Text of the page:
|Date: Tuesday, April 16, 2013
Title: Algebraic geometry Spring lectures: The Gottsche conjecture
Abstract: I will describe a classical problem going back to 1848 (Steiner, Cayley, Salmon,...) and a solution using simple techniques that one would never have thought of without ideas coming from string theory (Gromov-Witten invariants, BPS states) and modern geometry (the Maulik-Nekrasov-Okounkov-Pandharipande conjecture).
In generic families of curves C on a complex surface S, nodal curves - those with the simplest possible singularities - appear in codimension 1. More generally those with d nodes occur in codimension d. In particular a d-dimensional linear family of curves should contain a finite number of such d-nodal curves. The classical problem - at least in the case of S being the projective plane - is to determine this number. The Gottsche conjecture states that the answer should be topological, given by a universal degree d polynomial in the four numbers C.C, c_1(S).C, c_1(S)^2 and c_2(S).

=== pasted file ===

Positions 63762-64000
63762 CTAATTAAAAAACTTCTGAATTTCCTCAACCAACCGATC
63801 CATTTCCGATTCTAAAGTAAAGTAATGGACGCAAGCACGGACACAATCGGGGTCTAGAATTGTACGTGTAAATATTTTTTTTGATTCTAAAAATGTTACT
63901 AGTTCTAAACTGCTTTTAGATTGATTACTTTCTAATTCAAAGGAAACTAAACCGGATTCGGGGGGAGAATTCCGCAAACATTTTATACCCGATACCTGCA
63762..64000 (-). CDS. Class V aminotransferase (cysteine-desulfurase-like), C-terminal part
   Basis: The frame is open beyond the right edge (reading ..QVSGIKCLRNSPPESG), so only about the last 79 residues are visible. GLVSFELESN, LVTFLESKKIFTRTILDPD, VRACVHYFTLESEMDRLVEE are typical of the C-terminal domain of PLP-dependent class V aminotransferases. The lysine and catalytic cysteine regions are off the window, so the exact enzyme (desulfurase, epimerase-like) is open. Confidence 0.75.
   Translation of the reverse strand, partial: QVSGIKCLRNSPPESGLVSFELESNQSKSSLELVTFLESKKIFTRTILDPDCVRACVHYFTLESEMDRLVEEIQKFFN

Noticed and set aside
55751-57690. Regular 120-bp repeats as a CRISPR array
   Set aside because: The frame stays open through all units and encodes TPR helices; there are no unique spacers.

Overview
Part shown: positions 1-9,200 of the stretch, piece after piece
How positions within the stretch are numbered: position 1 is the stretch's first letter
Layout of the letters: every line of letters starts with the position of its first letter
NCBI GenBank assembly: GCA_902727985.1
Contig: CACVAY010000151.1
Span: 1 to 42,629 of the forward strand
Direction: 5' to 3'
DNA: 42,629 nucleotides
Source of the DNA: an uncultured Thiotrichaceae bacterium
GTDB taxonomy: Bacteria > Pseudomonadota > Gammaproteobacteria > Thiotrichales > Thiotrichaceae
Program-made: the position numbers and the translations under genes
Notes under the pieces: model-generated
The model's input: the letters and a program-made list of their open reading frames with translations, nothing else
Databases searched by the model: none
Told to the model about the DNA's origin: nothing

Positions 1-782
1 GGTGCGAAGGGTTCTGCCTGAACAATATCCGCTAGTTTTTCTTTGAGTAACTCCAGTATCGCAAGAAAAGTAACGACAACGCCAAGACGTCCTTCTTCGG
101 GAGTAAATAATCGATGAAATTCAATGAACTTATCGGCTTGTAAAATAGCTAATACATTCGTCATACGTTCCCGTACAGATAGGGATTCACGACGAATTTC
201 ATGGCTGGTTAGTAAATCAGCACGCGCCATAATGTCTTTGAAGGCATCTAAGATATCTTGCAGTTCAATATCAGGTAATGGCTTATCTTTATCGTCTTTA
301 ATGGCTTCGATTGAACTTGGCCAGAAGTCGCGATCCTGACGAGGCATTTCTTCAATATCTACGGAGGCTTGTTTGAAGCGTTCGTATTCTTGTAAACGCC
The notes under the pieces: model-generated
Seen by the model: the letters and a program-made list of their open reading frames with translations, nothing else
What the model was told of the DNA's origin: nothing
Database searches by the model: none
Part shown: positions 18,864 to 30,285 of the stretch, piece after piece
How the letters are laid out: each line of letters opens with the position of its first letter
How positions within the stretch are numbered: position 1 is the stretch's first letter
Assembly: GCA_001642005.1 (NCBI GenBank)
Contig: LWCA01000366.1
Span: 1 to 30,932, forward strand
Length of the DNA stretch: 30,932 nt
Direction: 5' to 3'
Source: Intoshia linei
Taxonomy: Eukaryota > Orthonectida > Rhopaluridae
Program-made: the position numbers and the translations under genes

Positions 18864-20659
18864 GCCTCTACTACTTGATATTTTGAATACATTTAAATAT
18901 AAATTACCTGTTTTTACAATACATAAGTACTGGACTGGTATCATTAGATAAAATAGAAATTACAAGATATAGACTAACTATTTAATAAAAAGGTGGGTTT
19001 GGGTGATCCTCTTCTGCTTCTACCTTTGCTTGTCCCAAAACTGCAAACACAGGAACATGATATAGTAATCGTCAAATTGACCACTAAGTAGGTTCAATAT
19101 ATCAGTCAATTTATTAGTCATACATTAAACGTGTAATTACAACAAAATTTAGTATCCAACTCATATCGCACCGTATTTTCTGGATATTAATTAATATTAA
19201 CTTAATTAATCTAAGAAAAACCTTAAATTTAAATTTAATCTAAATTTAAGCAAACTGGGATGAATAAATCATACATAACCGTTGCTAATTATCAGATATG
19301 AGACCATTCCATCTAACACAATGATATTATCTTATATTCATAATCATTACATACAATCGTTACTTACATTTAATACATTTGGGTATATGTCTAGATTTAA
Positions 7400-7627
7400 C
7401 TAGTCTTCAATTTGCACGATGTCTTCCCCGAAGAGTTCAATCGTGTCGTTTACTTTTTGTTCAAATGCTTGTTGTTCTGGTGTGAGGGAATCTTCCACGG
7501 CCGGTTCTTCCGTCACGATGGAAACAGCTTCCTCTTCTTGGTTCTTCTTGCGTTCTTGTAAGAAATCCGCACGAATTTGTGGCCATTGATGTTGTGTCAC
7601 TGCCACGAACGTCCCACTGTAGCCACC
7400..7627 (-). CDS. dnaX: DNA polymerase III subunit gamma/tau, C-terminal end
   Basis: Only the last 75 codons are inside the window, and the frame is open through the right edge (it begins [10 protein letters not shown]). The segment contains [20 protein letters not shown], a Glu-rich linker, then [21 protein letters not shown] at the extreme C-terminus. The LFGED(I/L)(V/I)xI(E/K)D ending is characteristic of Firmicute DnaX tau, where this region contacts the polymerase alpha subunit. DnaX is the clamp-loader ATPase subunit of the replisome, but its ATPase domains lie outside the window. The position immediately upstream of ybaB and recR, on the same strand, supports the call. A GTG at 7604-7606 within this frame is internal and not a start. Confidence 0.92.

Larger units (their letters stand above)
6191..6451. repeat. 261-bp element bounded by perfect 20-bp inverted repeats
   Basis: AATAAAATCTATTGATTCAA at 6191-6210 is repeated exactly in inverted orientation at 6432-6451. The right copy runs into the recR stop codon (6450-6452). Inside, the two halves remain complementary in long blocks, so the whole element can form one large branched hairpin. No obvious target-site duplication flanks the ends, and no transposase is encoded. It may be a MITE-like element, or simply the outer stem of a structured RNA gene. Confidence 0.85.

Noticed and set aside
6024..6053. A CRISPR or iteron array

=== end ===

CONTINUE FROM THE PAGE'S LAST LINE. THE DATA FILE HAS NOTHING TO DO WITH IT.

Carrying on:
This was proved recently by Yu-Jong Tzeng. I will explain a simpler proof which was joint work with Martijn Kool and Vivek Shende. The treatment will be very low-tech; I won't assume any prior knowledge. The main tool is Euler characteristics (which I will also explain).
Speaker: Richard Thomas
Institution: Imperial College